Tineye is a new image search engine put out by Idée Inc. in Toronto which promises to revolutionize the process of finding images on the web. This is the first of a series of blog posts which will review Tineye from the perspective of photographers, particularly stock photographers
The core technology of Tineye is a sophisticated image “fingerprinting” and pattern matching technology which can identify variations or copies of any given image, even if the image has been cropped, flopped, stretched and the colors changed. It does so by looking at patterns in the images themselves only; no keywords, text or metadata are used in the process.
Idée has for several years been providing a custom visual search service for private clients, examining print publications and selected sites for copyright violations or to help identify images used for billing.
What they have added in the new public (beta) offering of Tineye is a massive database of images obtained from crawling the web. Already at 701 million images, the search engine has but a small fraction of the web’s images indexed. But wait. They are moving full speed ahead to ramp up their coverage, adding almost 200 million images a month.
The way it works is simple. After you request an invite and register, you go to the main page and either a) upload an image or b) enter an image URL on the web. Tineye computes the visual fingerprint of the search image and then searches its database and returns all matches, with the best matches first.
Benefits for Photographers
There are three primary ways photographers will benefit from image search technology like Tineye. First, they can use image search to find unauthorized uses of their images, and possibly recover revenue; secondly they can find legitimate usages they were unaware of and get tearsheets and publication credits to help build their portfolio. Third, photographers can be found by a photo buyer who sees their image online and uses Tineye to find the copyright owner to license the image. This last benefit is perhaps the most powerful since it promises to ameliorate much of the Orphan Works problem.
How Well Does it Work?
For an initial review I ran the Tineye search engine against 7660 images currently on my website. Many of the images are represented by stock agencies, and I have maintained detailed sales history on every image.
Of these, 813 are also on the Getty Images website, 5890 are on Alamy and 4000 images are on Digital Railroad Marketplace. Subjects included a wide range of travel subjects from portraits and landscapes to cities, festivals and food. The time online varies from 5 years to a few months.
Tineye found a total of 996 matches for 319 images. The highest number of matches was 328. Of all the images, 246 images had only one match.
An ideal image matching program should have minimal false positive matches and at the same time not miss any true matches to the source image. Tineye has built-in thresholds; if a test image is less than x-different from the sample, it is counted a match; if it is more, then no match. Different users will have different needs. A creative designer looking for ideas based on a sample image might want to cast wide net, whereas a photographer looking for uses of his exact image might want a fairly tight net.
So. How did Tineye do? Quite well. Not all of the matches found were real matches to one of my images. A total of 659 of the matches, for 54 unique images, were in fact mismatches. However, more than half were taken up by variations of a single image of Michelangelo’s The Creation of Adam in the Sistine Chapel. Most of the other were images of familiar travel subjects or historical artwork.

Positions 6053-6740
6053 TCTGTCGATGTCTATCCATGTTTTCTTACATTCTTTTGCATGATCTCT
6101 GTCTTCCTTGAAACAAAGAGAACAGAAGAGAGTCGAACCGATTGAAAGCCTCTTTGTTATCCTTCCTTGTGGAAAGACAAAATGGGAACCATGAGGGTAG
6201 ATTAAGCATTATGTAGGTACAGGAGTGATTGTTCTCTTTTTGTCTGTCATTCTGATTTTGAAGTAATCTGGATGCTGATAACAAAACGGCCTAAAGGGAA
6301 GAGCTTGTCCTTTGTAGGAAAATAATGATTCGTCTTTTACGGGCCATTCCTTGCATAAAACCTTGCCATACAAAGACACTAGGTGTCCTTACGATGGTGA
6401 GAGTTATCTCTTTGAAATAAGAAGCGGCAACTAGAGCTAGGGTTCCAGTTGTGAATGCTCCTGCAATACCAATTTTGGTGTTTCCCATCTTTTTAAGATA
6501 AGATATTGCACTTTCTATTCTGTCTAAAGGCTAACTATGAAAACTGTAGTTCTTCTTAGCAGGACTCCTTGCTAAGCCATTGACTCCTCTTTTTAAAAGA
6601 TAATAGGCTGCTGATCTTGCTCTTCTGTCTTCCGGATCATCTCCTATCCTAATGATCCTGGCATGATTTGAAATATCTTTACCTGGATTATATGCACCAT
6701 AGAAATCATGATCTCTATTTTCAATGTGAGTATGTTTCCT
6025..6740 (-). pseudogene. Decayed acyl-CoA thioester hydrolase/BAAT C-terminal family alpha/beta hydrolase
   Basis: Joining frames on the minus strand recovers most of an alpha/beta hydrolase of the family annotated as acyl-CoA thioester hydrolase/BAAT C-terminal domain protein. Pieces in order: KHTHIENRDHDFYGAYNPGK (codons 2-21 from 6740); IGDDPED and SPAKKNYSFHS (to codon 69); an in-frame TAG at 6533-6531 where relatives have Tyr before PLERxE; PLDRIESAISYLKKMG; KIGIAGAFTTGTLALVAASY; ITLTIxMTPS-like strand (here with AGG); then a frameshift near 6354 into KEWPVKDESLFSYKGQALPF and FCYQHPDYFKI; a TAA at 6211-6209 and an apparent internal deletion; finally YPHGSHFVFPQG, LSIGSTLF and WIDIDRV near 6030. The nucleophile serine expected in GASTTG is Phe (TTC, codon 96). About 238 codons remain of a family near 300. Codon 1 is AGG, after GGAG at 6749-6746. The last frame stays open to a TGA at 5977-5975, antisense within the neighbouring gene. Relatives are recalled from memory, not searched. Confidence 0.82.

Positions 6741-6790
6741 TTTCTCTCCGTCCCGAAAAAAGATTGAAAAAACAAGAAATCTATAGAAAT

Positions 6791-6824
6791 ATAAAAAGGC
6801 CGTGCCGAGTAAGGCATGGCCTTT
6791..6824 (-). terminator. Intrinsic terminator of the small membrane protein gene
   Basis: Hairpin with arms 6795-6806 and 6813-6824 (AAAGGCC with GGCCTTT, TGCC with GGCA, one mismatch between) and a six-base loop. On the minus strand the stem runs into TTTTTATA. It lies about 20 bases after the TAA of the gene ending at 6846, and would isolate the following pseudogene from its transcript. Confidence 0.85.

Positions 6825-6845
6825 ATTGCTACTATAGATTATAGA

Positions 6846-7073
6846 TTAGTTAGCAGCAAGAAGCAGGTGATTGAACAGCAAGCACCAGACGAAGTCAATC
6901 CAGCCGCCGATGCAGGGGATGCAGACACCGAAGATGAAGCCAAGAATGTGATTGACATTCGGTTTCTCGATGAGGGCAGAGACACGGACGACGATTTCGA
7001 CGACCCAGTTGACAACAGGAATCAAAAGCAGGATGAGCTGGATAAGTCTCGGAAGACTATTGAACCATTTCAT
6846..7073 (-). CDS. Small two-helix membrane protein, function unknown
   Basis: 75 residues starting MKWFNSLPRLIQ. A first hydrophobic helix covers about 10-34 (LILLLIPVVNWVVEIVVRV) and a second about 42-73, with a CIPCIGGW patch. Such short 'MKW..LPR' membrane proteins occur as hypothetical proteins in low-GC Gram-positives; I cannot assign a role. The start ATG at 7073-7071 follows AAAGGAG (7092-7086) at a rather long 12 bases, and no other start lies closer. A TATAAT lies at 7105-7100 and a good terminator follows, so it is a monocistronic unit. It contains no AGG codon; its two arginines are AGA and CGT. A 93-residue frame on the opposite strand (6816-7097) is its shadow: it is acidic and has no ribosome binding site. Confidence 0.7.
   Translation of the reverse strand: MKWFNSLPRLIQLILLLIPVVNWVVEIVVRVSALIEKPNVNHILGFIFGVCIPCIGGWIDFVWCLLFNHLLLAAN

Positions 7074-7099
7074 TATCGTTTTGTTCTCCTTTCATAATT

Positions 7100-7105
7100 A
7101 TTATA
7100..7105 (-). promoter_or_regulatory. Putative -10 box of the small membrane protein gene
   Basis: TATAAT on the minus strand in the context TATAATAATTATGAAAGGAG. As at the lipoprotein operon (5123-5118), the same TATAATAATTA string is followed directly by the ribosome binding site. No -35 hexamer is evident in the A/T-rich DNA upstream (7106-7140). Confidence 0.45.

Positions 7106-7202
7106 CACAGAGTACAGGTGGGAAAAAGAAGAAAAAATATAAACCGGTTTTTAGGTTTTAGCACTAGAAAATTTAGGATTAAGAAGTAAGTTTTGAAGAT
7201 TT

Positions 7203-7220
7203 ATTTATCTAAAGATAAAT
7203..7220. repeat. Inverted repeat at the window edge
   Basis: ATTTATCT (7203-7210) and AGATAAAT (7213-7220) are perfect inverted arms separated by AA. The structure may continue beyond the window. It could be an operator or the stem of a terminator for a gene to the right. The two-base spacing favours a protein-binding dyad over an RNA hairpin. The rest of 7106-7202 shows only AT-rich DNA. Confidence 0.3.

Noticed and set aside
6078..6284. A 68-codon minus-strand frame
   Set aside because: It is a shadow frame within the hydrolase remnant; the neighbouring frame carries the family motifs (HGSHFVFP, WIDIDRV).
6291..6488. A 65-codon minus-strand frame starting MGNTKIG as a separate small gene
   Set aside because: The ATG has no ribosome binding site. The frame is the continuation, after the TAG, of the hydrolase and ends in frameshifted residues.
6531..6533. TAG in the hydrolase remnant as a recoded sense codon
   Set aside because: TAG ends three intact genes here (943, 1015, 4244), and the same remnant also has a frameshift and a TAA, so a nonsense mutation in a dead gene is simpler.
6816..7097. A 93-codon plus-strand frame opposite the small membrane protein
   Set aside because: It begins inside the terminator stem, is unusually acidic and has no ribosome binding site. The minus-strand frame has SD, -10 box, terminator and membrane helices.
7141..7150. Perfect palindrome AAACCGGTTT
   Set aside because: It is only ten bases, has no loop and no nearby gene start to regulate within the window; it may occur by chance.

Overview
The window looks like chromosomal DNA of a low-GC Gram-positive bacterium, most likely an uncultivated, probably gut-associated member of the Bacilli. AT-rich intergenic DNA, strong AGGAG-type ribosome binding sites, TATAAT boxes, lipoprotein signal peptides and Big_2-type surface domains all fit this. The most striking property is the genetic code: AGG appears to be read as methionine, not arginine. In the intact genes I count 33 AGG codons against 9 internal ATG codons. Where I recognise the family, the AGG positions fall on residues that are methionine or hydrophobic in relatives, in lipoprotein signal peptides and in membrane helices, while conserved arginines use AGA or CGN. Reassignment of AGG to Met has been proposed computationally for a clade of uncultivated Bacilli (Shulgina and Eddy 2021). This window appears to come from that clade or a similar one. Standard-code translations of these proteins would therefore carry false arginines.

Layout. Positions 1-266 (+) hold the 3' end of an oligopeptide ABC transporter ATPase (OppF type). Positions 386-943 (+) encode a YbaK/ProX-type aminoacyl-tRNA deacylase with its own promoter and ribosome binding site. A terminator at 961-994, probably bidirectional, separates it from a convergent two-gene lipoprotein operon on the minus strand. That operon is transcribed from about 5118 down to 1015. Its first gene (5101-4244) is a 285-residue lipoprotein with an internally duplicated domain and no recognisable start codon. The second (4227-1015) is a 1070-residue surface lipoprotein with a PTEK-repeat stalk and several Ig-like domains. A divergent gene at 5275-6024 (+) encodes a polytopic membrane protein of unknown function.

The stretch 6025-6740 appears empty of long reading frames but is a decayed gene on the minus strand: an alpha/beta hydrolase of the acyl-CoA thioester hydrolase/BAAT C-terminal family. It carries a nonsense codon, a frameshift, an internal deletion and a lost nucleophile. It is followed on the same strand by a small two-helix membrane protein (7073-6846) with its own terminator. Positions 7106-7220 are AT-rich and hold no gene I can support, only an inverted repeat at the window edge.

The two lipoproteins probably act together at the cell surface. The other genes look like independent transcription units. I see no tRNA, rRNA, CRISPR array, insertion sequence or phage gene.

Sample mismatches were:
There were also some surprises. Tineye seems particularly keen to match written text:
And this whopper.
Several items of artwork rounded out these false positives. Whereas they are not infringements of the photographers photograph, they could actually be very helpful for a photo buyer seeking editorial coverage.
There were some cases where it was very difficult to tell if the matching image was indeed a copy of my own. Sometimes the shadows and cropping> identified the image, or the arrangement f water droplets.
The other measure of Tineye’s accuracy is how many matches it missed. At this point it is impossible to tell unless I know for certain that it had an image in its index that it failed to match on an image search. Without the insertion of carefully crafted test cases it is very difficult to know what it is in the index. Certainly it missed catching several of my book covers on Amazon, but there’s no way to tell if they were on indexed pages.
One type of image that Tineye is not optimized for, though, is the simple graphic image. For example, the following two images do not match:
Lastly there are some images which do not have enough detail for Tineye’s algorithm and so do it cannot perform any matches. In my test there were two such images:
All in all, if Tineye can be said to err, from the perspective of the photographer, it would be slightly on the side of matching too many non-identical images. However, this might be necessary in order to catch cases where the person using an image has added material or significantly changed the image. The additional work required to examine a few more matches outweighs the chances of missing something.
In this review, 54 of 319 matched images (17%) turned out to be in fact different images. This figure is likely much higher for a travel collection than for others, because of the number of familiar subjects shot from a similar vantage point.
After subtracting out mismatches there remained a total of 337 matches for 265 images. This represents valid matches for about 3.5% of my images tested.
In the next post we will look at the images which did match and which of them might be infringements and which valid publications.